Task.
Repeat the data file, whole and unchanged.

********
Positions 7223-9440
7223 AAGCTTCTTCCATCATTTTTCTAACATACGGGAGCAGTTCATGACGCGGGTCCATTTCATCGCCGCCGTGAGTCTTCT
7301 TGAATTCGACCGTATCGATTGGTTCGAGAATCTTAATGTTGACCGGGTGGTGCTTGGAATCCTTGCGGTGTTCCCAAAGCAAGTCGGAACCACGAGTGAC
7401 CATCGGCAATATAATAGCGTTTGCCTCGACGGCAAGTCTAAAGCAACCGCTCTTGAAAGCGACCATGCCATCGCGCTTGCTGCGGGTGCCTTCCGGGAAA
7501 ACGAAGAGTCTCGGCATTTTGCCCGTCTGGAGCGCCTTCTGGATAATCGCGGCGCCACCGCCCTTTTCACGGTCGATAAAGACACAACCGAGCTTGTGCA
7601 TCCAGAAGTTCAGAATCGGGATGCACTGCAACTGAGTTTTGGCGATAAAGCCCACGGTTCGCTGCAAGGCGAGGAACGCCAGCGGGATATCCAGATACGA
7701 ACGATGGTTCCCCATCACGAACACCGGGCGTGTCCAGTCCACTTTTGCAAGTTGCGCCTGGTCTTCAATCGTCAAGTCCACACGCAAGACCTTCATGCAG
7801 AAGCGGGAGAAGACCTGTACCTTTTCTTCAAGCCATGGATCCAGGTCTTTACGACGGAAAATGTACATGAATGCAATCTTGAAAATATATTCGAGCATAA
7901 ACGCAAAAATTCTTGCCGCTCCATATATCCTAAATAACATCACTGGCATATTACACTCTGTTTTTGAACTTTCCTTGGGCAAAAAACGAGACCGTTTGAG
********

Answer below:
Positions 7223-9440
7223 AAGCTTCTTCCATCATTTTTCTAACATACGGGAGCAGTTCATGACGCGGGTCCATTTCATCGCCGCCGTGAGTCTTCT
7301 TGAATTCGACCGTATCGATTGGTTCGAGAATCTTAATGTTGACCGGGTGGTGCTTGGAATCCTTGCGGTGTTCCCAAAGCAAGTCGGAACCACGAGTGAC
7401 CATCGGCAATATAATAGCGTTTGCCTCGACGGCAAGTCTAAAGCAACCGCTCTTGAAAGCGACCATGCCATCGCGCTTGCTGCGGGTGCCTTCCGGGAAA
7501 ACGAAGAGTCTCGGCATTTTGCCCGTCTGGAGCGCCTTCTGGATAATCGCGGCGCCACCGCCCTTTTCACGGTCGATAAAGACACAACCGAGCTTGTGCA
7601 TCCAGAAGTTCAGAATCGGGATGCACTGCAACTGAGTTTTGGCGATAAAGCCCACGGTTCGCTGCAAGGCGAGGAACGCCAGCGGGATATCCAGATACGA
7701 ACGATGGTTCCCCATCACGAACACCGGGCGTGTCCAGTCCACTTTTGCAAGTTGCGCCTGGTCTTCAATCGTCAAGTCCACACGCAAGACCTTCATGCAG
7801 AAGCGGGAGAAGACCTGTACCTTTTCTTCAAGCCATGGATCCAGGTCTTTACGACGGAAAATGTACATGAATGCAATCTTGAAAATATATTCGAGCATAA
7901 ACGCAAAAATTCTTGCCGCTCCATATATCCTAAATAACATCACTGGCATATTACACTCTGTTTTTGAACTTTCCTTGGGCAAAAAACGAGACCGTTTGAG